Inactive Hazardous Sites Program’s Cleanup Actions Turn Site into a Feather-in-the-Cap for Navassa

Author: Laura J. Leonard, Mary Alice Blackstock

Last month, Governor Cooper visited Navassa, a community with a long history of industrial pollution, to announce the redevelopment of a former boat factory site into a manufacturing operation that will bring an economic boost to the area with no environmental risk.

Pacon Manufacturing Corp., a New Jersey-based company that manufactures pads, wipes, towels and liquids for consumer, industrial and medical use, expects to bring nearly 300 new jobs and more than $37 million in economic investment to Brunswick County.

This ‘feather-in-the-cap’ for Navassa was due in part to the successful cleanup work through the Department of Environmental Quality’s Inactive Hazardous Sites-Registered Environmental Consultant (REC) Program in the Division of Waste Management’s Superfund Section.

The plant, which Pacon Manufacturing hopes to have operational by the end of 2019, will sit on the site of an old fertilizer manufacturing facility and a former U.S. Marine boat manufacturing operation that DEQ once deemed a contaminated site.

For nearly 130 years, the site was used for fertilizer manufacturing by several owners. From 1999 to 2009, it was used to make fiberglass boats and yachts. Then, it sat idle with no prospects for use because its industrial heritage left a legacy of probable contamination.

The state coordinated cleanup through its REC Program, which oversees voluntary cleanup of contaminated sites by private environmental consulting or engineering firms. A former site owner – KCS International, Inc. – entered into an agreement with the REC Program in 2010 to voluntarily assess the site’s soil, groundwater and sediment impacts and implement a cleanup plan. While this work showed that wastes from the former fertilizer manufacturing processes had been removed and there were acceptable levels in the soil, groundwater and adjacent wetlands, it also showed levels of the pesticide, Dieldrin, slightly above North Carolina’s groundwater standard.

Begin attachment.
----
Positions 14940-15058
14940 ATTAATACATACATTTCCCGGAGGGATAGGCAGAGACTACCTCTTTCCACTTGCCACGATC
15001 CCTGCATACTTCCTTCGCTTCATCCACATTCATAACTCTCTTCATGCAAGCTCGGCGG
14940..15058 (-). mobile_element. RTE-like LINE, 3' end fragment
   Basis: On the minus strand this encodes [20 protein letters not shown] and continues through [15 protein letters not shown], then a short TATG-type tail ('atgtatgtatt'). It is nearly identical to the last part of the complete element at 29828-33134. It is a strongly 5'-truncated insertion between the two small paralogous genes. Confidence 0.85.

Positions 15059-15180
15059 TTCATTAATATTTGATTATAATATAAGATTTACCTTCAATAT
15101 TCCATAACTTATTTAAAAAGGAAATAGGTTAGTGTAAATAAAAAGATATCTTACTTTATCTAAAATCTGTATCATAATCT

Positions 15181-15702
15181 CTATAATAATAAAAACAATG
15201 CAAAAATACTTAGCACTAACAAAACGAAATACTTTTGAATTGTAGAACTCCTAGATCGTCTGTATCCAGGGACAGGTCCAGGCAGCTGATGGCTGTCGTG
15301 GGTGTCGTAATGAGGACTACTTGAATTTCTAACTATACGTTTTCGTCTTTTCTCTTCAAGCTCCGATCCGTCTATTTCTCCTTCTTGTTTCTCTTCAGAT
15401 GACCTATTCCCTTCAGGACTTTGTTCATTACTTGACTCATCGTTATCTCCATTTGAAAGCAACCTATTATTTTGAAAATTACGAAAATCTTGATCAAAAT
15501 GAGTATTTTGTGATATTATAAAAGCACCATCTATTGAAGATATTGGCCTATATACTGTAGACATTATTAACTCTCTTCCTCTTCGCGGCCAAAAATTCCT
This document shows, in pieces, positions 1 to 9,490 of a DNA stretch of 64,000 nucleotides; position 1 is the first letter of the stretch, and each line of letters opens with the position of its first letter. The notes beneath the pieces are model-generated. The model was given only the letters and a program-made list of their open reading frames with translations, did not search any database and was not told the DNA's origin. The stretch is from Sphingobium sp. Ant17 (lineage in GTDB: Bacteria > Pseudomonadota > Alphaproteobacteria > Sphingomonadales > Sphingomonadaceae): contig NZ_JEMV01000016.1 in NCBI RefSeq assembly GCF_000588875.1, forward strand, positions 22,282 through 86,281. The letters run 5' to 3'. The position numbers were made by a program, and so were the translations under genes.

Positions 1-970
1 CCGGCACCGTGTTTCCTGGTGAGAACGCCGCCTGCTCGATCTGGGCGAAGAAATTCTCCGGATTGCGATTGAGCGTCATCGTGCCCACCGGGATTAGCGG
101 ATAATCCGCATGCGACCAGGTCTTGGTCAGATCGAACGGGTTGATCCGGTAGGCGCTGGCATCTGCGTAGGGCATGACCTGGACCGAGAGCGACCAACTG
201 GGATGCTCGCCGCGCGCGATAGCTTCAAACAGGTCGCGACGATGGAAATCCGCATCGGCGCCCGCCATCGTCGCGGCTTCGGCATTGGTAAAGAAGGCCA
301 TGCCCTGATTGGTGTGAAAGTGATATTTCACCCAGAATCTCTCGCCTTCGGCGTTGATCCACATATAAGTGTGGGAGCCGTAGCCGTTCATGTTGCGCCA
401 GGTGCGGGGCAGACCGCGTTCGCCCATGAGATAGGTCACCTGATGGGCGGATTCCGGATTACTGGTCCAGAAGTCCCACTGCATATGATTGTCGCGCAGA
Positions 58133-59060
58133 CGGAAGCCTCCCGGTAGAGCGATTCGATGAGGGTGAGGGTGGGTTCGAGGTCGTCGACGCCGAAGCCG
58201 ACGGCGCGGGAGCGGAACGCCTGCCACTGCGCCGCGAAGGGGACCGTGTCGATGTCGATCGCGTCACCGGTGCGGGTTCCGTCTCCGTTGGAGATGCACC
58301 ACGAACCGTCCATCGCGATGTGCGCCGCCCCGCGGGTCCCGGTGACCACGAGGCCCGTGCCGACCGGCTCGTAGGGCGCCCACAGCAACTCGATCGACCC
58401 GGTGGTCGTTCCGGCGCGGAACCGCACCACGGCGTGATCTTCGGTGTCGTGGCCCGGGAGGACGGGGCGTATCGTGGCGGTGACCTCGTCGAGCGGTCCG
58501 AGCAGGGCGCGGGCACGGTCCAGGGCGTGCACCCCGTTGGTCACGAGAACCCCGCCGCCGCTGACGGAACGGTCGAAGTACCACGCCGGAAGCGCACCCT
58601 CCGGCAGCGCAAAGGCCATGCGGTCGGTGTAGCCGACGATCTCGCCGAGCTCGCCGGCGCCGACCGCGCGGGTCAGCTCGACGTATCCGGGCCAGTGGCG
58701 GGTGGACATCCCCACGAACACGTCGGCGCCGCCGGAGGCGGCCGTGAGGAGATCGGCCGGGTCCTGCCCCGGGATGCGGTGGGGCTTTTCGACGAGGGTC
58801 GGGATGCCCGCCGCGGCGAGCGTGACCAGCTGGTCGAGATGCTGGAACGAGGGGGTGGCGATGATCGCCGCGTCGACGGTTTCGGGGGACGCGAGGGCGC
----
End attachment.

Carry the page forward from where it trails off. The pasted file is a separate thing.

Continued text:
The site became a candidate for risk-based remediation – a cleanup approach enabled by state legislation that allows ­cleanup of contaminants to levels that pose no unacceptable risks for the site’s current use. KCS and its consultant worked toward a site-specific, risk-based remedy with a cleanup plan that showed the pesticide would not, at any time in the future, reach the wetlands or Brunswick River at levels exceeding the state’s standards. The cleanup plan also includes a deed restriction preventing groundwater supply wells on the property. The division approved the remedy, and the deed restriction was signed in July 2018. Just a few months after, Pacon representatives inquired about the site’s cleanup status.

Following the REC-directed assessment and cleanup, the site was designated the status of No Further Action on Nov. 27, indicating that the work was complete, having met the site-specific cleanup standards.

“Because of the efforts of KCS, its REC consultant and our section’s cleanup oversight, the site was ready for purchase and redevelopment,” Superfund Section Chief Jim Bateson said. “This was just one of the many sites in the area that need to be addressed, but it’s a great step in the broader effort to plan and prepare for economic growth in the town.”

Since 2015, the division has approved 13 risk-based cleanup remedies, meaning those sites can either continue to be used or redeveloped for future uses, bringing positive impacts to those communities.

Pacon Manufacturing will provide much-needed economic recovery and development to Navassa, one of the communities hit hardest by Hurricane Florence last September.

“Hurricane Florence dealt a powerful blow to this area just six months ago, but North Carolinians are strong and resilient and today we are here to celebrate the good news of good jobs,” said Governor Roy Cooper in an April 5 press release. “Pacon Manufacturing chose North Carolina because of our strong workforce, infrastructure and community support, and they are committed to working with us as we rebuild.”

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